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Science

Does 'Viagra for women' have any effect?

A recent study questions whether the psychopharmaceutical drug Flibanserin, introduced in the US in August last year, has any significant effect on the libido of women. Well, does it?

The drug Flibanserin - commonly known as "Viagra for women" - may be considerably less effective than previously assumed. And on top of that - it can have serious side effects.

This is according to a meta-analysis conducted by medical researchers in Rotterdam and Brussels and institutes in Gouda and Amsterdam. The researchers published their findings in JAMA Internal Medicine on February 29, 2016.

With regard to its medical function, Flibanserin should not be compared to real Viagra at all. It is a pharmaceutical drug, not a substance to increase blood circulation. Since August 2015, it has been licensed in the US as a prescription drug to treat "hypoactive sexual desire disorder" (HSDD) and may only be prescribed to women before menopause. In the EU, the substance has not been licensed.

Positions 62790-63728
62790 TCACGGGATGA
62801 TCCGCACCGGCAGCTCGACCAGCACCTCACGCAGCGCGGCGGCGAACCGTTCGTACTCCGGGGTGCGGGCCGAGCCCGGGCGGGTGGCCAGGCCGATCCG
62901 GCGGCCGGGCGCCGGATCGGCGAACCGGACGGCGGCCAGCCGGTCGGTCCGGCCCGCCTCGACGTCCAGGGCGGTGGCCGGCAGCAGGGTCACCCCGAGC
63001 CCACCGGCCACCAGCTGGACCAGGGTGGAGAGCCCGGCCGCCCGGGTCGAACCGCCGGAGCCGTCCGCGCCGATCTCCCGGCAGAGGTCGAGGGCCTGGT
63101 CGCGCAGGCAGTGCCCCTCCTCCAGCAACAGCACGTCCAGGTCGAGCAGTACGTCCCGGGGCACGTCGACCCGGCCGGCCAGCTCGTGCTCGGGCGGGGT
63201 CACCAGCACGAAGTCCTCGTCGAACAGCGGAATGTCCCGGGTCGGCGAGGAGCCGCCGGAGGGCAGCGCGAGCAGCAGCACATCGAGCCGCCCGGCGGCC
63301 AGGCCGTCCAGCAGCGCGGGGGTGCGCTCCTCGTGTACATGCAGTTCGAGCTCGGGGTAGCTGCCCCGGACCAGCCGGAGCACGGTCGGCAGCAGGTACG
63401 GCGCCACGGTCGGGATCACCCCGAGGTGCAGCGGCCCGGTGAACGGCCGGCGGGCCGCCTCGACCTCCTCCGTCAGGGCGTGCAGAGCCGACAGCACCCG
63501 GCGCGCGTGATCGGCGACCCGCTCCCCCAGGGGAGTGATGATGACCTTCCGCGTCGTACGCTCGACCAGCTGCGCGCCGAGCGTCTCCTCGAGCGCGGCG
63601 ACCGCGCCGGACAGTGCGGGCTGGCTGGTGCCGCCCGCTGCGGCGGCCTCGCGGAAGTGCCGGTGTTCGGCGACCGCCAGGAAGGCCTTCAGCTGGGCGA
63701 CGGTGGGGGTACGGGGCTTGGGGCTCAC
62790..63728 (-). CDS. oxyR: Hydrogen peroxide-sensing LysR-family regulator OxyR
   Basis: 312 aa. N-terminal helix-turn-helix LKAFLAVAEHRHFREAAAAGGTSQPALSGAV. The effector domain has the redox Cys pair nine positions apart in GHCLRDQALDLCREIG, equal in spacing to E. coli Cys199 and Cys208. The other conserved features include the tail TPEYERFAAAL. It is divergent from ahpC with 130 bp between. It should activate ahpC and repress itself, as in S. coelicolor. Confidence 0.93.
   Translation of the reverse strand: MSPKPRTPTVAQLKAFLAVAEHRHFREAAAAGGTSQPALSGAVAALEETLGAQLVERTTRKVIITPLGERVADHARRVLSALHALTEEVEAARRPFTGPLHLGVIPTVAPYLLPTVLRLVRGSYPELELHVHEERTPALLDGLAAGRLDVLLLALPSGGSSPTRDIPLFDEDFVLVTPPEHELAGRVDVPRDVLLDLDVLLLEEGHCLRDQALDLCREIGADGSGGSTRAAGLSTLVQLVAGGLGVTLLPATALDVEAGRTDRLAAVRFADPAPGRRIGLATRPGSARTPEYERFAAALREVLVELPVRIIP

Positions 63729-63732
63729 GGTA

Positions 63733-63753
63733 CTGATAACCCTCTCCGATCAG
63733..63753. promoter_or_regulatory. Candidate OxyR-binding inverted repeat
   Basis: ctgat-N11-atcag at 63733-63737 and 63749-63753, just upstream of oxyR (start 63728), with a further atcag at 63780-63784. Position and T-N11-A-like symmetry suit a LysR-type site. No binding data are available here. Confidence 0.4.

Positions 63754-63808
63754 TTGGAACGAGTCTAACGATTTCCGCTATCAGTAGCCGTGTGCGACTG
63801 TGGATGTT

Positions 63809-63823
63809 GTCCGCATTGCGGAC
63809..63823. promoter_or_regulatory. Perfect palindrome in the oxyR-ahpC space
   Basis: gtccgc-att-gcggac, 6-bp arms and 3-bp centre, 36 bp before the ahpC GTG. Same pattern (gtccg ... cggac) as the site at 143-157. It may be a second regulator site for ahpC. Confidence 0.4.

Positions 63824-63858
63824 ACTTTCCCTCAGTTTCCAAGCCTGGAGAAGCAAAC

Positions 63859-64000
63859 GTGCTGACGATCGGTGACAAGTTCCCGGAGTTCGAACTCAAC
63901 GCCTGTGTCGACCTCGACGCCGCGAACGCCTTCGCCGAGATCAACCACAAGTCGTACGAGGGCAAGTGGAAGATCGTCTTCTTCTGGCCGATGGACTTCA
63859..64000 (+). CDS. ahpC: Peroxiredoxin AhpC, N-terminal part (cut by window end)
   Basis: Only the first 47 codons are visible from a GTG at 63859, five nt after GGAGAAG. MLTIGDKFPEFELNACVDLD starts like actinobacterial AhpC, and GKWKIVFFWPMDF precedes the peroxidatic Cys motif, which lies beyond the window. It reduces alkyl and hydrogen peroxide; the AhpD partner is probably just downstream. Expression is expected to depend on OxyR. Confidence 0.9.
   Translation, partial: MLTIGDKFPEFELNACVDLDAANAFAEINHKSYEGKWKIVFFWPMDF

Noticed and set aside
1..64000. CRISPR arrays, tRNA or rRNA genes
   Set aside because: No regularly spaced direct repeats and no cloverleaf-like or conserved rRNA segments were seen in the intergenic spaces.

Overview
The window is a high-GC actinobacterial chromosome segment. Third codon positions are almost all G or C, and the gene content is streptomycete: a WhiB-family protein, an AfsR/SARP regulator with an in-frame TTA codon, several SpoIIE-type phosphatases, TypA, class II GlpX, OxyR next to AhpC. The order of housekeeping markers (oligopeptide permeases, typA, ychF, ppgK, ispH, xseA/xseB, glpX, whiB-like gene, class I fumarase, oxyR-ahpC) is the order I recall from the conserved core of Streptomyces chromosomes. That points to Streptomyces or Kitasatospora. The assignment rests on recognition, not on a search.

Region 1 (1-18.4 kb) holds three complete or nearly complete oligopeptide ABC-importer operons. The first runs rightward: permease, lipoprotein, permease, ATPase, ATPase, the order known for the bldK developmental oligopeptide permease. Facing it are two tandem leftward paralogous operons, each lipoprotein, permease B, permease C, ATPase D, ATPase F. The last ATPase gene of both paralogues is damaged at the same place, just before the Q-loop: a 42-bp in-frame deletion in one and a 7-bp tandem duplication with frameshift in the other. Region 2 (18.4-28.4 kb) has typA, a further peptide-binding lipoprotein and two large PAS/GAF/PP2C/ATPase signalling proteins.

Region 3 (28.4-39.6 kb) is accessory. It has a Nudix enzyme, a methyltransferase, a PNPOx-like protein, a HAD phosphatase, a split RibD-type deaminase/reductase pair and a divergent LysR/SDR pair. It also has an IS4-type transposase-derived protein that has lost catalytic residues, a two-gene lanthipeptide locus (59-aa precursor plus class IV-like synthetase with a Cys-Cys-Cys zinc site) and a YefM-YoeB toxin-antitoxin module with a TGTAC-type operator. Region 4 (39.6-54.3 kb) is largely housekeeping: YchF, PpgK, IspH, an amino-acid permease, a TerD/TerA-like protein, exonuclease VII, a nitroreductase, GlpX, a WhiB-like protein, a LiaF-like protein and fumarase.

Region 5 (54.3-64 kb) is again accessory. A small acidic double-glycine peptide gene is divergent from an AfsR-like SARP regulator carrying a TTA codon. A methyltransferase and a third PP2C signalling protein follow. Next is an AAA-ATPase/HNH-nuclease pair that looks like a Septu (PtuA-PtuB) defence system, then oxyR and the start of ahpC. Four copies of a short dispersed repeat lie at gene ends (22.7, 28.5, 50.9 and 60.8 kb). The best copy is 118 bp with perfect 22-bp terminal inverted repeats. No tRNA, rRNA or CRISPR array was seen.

Just above the mark

The Belgian-Dutch study analyzed comparative data from five studies that have been published separately and from three studies yet to be released. In total, they included data from 5,914 women.

The study showed that on average only every second woman who took the drug experienced a "satisfying sexual event" - once a month. From a quantitative perspective, the efficacy of the drug was 0.5 - only once a month.

This value, according to the study, is only marginally above the threshold for a medically measurable result. On the other hand, Flibanserin carries a considerable risk of side effects, including dizziness, fatigue and nausea.

The doctors concluded that the substance should not be recommended within the guidelines of professional medical organizations.

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